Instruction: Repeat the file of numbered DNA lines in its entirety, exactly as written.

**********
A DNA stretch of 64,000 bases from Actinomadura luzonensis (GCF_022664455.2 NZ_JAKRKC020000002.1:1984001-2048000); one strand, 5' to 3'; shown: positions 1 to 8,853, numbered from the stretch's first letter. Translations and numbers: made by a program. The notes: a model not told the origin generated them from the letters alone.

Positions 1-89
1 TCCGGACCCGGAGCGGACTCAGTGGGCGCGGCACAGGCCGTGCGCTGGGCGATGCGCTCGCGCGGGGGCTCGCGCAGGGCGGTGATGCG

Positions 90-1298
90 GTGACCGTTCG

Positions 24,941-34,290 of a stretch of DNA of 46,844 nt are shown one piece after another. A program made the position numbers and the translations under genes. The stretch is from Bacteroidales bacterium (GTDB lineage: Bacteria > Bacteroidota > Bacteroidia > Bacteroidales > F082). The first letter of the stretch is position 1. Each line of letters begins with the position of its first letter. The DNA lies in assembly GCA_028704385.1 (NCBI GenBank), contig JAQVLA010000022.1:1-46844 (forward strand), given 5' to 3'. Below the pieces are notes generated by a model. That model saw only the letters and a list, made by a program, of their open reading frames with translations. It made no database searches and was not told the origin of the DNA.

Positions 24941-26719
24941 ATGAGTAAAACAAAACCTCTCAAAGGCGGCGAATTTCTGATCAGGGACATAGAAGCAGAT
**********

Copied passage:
A DNA stretch of 64,000 bases from Actinomadura luzonensis (GCF_022664455.2 NZ_JAKRKC020000002.1:1984001-2048000); one strand, 5' to 3'; shown: positions 1 to 8,853, numbered from the stretch's first letter. Translations and numbers: made by a program. The notes: a model not told the origin generated them from the letters alone.

Positions 1-89
1 TCCGGACCCGGAGCGGACTCAGTGGGCGCGGCACAGGCCGTGCGCTGGGCGATGCGCTCGCGCGGGGGCTCGCGCAGGGCGGTGATGCG

Positions 90-1298
90 GTGACCGTTCG

Positions 24,941-34,290 of a stretch of DNA of 46,844 nt are shown one piece after another. A program made the position numbers and the translations under genes. The stretch is from Bacteroidales bacterium (GTDB lineage: Bacteria > Bacteroidota > Bacteroidia > Bacteroidales > F082). The first letter of the stretch is position 1. Each line of letters begins with the position of its first letter. The DNA lies in assembly GCA_028704385.1 (NCBI GenBank), contig JAQVLA010000022.1:1-46844 (forward strand), given 5' to 3'. Below the pieces are notes generated by a model. That model saw only the letters and a list, made by a program, of their open reading frames with translations. It made no database searches and was not told the origin of the DNA.

Positions 24941-26719
24941 ATGAGTAAAACAAAACCTCTCAAAGGCGGCGAATTTCTGATCAGGGACATAGAAGCAGAT